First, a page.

Originally self-published in 1985, Paul Graham’s renowned series, “Beyond Caring”, was made in the waiting rooms and corridors of the Social Security and Unemployment offices around the UK, documenting the long waits, queues and poor conditions of an overburdened system, to produce a powerful series of photographs conveying the hardship people experienced. Denied official permission to make the work, Graham’s photographs were taken discreetly, usually without looking through the camera, resulting in a spatial disorientation that emphasised the unmoored distress of vulnerable citizens. The work shocked many on its release – leading Magnum photographers were outraged by its use of colour in a classic documentary topic, while others celebrated how it straddled the world of activism and art (it was exhibited at both Trade Union conferences and the Museum of Modern Art, New York). Graham forged a fresh form of engaged photography, mixing elements of social documentary, ‘new colour’ and reportage to create a striking body of work that endures to this day. Many decades have passed since their making in 1984, but these images have grown not only in photographic importance, but also as a unique historic record of the mid-1980s unemployment crisis in the UK.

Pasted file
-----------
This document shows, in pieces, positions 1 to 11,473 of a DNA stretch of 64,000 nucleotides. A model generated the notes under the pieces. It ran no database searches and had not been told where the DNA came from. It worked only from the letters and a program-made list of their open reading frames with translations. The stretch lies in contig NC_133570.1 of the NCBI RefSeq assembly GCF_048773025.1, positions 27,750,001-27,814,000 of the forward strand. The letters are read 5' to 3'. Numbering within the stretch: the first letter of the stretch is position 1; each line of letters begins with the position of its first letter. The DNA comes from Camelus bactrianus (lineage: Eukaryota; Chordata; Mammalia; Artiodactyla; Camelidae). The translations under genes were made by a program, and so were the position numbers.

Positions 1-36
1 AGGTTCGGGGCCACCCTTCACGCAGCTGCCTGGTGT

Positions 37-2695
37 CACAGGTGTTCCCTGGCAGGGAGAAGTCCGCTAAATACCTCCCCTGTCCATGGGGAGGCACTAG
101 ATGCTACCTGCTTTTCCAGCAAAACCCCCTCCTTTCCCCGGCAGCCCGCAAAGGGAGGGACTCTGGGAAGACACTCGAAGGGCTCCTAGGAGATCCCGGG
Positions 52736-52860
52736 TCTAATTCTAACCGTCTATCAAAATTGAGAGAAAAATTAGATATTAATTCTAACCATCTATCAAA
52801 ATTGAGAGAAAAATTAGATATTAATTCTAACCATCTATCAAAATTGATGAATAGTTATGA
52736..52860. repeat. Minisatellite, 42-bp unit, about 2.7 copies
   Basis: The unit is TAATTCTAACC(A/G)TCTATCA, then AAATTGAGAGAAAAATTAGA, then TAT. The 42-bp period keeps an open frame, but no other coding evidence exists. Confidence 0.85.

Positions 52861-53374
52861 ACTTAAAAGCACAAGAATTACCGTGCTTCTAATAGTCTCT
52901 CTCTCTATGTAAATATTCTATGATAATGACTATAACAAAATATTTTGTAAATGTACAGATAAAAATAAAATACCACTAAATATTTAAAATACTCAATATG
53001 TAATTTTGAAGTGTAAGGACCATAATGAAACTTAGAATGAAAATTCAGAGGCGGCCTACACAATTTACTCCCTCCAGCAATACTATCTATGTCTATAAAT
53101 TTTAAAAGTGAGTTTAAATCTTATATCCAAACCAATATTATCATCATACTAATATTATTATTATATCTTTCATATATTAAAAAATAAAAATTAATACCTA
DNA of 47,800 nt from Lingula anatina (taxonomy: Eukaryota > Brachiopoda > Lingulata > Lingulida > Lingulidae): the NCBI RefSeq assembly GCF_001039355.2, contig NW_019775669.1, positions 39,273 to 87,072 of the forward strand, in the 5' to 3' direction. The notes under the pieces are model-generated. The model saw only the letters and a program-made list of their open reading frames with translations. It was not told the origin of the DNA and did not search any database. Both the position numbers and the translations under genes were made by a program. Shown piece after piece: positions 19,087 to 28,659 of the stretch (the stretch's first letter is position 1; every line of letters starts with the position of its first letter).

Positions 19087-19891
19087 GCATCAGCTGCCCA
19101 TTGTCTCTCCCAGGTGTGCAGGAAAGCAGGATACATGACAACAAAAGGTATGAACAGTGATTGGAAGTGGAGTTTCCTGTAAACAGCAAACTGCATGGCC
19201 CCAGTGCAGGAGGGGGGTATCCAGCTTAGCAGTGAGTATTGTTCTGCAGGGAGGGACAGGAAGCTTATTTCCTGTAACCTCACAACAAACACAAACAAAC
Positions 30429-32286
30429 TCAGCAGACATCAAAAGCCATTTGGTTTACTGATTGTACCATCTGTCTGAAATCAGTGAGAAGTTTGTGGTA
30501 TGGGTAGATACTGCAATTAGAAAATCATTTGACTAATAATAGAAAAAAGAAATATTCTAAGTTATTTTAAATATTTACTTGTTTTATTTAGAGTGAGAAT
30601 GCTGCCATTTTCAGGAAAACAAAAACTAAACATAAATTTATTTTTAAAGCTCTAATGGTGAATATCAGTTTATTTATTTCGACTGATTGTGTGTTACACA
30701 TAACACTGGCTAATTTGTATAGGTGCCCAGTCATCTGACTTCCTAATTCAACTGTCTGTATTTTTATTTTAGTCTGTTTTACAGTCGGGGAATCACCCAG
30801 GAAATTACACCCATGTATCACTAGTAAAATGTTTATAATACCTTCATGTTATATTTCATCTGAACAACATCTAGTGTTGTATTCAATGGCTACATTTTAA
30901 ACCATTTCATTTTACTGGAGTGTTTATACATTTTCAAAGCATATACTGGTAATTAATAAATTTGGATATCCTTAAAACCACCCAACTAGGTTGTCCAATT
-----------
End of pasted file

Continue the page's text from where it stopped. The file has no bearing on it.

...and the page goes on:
― from the publisher's description